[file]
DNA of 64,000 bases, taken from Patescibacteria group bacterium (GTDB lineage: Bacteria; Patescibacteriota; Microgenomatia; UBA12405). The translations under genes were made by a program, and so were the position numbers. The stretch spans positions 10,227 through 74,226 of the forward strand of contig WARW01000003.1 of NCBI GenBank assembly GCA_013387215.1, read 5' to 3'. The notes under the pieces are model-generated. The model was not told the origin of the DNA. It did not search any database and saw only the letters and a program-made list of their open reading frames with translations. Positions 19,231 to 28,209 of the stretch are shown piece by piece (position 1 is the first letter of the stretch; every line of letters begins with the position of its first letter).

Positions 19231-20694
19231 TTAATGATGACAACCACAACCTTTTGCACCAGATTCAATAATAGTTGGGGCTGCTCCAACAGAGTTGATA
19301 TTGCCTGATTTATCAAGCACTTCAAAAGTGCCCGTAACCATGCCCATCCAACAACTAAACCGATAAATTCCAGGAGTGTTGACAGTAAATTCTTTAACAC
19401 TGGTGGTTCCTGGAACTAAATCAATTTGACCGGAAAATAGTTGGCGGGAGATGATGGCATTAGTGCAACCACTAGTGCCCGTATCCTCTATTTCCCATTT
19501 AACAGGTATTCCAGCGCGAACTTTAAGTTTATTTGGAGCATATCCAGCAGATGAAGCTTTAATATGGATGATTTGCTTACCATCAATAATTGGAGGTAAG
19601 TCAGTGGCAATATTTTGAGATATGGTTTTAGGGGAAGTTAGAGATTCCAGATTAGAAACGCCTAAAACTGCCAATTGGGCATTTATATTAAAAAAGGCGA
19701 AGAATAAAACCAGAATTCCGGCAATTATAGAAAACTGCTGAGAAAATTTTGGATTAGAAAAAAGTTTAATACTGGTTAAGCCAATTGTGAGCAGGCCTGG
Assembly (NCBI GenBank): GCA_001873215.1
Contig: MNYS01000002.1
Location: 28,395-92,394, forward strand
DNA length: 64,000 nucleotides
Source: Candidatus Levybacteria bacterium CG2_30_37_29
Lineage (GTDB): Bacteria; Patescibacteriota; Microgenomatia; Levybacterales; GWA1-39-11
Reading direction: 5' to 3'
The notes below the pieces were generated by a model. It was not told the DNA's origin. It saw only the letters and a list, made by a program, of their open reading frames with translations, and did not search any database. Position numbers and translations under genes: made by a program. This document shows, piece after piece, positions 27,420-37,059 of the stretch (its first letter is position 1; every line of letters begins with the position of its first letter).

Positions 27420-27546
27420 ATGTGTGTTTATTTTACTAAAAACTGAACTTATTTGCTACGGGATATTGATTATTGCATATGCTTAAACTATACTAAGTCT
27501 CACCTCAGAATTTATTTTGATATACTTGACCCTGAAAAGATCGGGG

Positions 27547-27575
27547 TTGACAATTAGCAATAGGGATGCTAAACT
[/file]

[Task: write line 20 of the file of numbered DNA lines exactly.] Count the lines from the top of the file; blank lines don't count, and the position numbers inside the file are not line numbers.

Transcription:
Positions 27547-27575